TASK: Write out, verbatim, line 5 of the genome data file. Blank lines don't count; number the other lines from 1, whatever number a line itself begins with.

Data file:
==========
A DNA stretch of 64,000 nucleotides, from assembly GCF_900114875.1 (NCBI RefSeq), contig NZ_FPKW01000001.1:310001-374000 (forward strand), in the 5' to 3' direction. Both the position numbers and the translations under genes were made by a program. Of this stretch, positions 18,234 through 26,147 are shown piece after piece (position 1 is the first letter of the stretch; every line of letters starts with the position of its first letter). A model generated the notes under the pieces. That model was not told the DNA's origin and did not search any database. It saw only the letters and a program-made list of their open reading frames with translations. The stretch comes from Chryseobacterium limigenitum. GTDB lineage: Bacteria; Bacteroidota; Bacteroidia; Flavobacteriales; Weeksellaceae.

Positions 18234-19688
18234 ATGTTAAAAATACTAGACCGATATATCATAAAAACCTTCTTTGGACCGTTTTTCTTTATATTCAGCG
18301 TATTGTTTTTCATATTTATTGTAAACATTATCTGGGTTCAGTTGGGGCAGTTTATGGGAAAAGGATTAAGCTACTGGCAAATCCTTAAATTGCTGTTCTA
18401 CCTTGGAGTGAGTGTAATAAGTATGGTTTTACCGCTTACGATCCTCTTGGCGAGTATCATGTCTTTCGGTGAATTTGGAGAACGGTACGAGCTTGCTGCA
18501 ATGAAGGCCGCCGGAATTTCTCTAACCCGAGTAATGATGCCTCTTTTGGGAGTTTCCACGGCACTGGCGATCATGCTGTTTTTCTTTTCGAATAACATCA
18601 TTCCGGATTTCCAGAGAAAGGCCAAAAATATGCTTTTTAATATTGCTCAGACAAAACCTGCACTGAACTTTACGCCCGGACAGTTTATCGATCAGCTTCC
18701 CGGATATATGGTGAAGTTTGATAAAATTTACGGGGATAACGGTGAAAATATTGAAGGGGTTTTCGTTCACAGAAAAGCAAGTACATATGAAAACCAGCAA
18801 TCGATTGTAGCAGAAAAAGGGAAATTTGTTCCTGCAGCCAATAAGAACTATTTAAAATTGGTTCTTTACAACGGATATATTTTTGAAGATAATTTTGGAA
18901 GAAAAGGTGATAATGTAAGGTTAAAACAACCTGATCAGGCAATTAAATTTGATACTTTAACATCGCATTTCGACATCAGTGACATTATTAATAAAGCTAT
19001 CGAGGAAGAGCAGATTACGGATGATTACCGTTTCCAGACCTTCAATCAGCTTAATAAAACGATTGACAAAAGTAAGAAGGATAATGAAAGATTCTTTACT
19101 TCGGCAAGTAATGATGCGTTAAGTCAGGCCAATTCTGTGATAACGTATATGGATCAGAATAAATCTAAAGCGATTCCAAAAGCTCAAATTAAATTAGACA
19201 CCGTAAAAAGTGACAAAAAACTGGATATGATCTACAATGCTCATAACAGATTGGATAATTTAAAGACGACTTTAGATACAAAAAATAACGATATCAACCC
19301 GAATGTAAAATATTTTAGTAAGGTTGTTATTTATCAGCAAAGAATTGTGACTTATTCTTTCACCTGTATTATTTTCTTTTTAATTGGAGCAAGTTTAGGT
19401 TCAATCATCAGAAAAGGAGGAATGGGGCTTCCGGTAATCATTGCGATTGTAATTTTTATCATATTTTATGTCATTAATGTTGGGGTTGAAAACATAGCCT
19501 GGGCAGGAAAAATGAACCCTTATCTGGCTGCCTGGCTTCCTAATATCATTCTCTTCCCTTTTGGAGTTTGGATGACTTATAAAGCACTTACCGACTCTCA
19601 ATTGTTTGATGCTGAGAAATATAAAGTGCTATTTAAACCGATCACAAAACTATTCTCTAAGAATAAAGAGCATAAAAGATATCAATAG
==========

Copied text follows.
18401 CCTTGGAGTGAGTGTAATAAGTATGGTTTTACCGCTTACGATCCTCTTGGCGAGTATCATGTCTTTCGGTGAATTTGGAGAACGGTACGAGCTTGCTGCA